Mates cre­ate a new pop em­pire

Herald Sun - Hit - - MUSIC - with CAMERON ADAMS


THESE are the things that Dreams are made of — two Aus­tralian mu­sic icons who will hap­pily sab­o­tage the easy op­tion rather than rely on sell­ing them­selves on what they’ve done be­fore.

Daniel Johns out­grew rock decades ago and Luke Steele has al­ways walked on the wilder side. Here they are to­gether in (very) elec­tric Dreams. It’s not a

huge leap from Steele’s work with Em­pire Of the Sun — but taken some­where a lit­tle more twisted.

Sin­gle and rally cry No One De­feats Us was the per­fect in­tro­duc­tion — di­vi­sive and dis­tinc­tive. Equal parts The Clash and LCD Soundys­tem. To­tal effs given: zero.

Num­bers On the Board is full of Johns’ falsetto ro­botic vo­cals and cash register rings.

Movies, about watch­ing films, throws in per­co­lat­ing synths with a solo that sounds like it was played on video game Gui­tar Hero.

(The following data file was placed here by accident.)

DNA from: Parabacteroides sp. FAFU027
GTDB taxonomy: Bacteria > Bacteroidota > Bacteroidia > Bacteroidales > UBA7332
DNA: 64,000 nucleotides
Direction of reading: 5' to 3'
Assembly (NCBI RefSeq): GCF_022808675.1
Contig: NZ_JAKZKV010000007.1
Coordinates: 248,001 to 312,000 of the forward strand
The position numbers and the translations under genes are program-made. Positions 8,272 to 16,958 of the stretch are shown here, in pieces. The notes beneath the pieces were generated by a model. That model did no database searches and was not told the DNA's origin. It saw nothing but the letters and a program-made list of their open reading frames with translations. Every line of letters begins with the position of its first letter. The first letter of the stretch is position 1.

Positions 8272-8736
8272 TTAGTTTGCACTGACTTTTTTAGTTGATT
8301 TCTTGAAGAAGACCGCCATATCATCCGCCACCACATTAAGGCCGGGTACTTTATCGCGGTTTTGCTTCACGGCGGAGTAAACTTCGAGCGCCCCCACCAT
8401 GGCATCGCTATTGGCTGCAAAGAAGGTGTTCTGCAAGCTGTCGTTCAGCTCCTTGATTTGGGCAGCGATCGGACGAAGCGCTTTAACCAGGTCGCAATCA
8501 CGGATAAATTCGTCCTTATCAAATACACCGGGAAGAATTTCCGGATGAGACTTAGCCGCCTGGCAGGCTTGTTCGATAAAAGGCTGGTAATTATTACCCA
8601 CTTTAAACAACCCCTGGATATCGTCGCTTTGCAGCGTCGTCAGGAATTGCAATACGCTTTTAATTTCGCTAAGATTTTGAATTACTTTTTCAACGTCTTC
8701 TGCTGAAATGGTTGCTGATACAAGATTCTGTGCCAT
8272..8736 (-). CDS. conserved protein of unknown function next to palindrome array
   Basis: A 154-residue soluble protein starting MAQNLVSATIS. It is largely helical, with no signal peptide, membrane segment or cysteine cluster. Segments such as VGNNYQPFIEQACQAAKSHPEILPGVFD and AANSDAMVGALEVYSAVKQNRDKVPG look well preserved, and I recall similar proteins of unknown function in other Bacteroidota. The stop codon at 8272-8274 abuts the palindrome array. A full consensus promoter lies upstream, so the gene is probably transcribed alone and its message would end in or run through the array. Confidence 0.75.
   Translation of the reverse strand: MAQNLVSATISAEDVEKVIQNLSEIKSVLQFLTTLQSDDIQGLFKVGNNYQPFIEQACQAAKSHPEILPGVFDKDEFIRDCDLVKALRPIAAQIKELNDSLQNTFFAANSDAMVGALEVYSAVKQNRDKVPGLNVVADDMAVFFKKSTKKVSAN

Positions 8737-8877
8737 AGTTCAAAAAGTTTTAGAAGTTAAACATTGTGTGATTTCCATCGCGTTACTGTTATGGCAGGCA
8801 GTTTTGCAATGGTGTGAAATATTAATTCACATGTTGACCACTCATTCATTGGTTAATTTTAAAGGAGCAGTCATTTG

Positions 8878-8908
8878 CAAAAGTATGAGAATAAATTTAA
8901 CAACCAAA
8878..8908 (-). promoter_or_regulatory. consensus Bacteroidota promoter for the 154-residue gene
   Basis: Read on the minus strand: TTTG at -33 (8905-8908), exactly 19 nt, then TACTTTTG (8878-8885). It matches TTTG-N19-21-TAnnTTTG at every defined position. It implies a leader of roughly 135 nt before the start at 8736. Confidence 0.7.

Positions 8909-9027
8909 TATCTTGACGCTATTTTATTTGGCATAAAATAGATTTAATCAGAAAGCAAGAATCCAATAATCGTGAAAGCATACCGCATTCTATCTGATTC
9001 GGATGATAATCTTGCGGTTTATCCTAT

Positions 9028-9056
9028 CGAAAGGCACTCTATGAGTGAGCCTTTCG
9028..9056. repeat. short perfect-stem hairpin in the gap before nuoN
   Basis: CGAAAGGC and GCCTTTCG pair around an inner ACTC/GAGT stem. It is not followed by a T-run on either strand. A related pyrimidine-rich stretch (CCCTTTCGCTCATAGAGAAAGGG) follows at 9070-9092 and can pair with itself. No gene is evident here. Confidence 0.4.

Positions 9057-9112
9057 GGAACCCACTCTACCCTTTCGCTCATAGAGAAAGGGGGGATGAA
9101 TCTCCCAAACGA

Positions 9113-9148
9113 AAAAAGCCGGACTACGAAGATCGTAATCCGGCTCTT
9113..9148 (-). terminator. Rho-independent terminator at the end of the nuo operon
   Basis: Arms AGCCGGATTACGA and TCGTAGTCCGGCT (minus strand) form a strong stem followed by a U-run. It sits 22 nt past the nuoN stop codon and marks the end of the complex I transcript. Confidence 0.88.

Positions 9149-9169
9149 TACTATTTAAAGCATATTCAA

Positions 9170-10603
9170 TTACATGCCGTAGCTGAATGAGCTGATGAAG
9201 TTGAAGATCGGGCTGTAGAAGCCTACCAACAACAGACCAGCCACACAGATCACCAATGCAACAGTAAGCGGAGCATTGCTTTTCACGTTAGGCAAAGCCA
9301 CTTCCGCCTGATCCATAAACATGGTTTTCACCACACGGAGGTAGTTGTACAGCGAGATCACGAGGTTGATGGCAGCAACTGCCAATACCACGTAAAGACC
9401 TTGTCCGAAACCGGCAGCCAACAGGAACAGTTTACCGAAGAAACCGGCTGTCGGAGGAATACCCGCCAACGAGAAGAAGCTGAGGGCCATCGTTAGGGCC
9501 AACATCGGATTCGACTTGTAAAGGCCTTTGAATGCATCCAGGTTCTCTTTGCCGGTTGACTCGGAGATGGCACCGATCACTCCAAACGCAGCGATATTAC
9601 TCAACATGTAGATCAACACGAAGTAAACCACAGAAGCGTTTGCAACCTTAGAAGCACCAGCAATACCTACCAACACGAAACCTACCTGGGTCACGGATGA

Young Minds is Em­pire Of the Sun on Quaaludes — blunted beats with the pair shar­ing vo­cal du­ties, Dreams is straight ahead Em­pire Of the Sun — sun-kissed elec­tro pop with ’80s gui­tars and synths.

Cal­i­for­nia pin­points one of their in­flu­ences — Daft Punk — with dig­i­tal funk grooves and cut up au­to­tuned vo­cals.

Odd Party in­deed sounds like an odd party at Jabba the Hutt’s hut, while any­one trig­gered by Daniel Johns’ elec­tron­i­cally al­tered vo­cals should avoid

Al­ways. It’s one of the al­bum’s best mo­ments, but he sings pretty much gib­ber­ish over mystic Frankie Goes To Hol­ly­wood meets Mike Old­field elec­tro-folk vibes.

For all the ex­per­i­men­ta­tion, the pair are bonded by their love of a great pop song. And if there’s go­ing to be a com­mer­cial hit, here it’s Love To Live. And if it doesn’t con­nect with the masses, they’ll just Dream it all up all over again.

VER­DICT wildest Dreams

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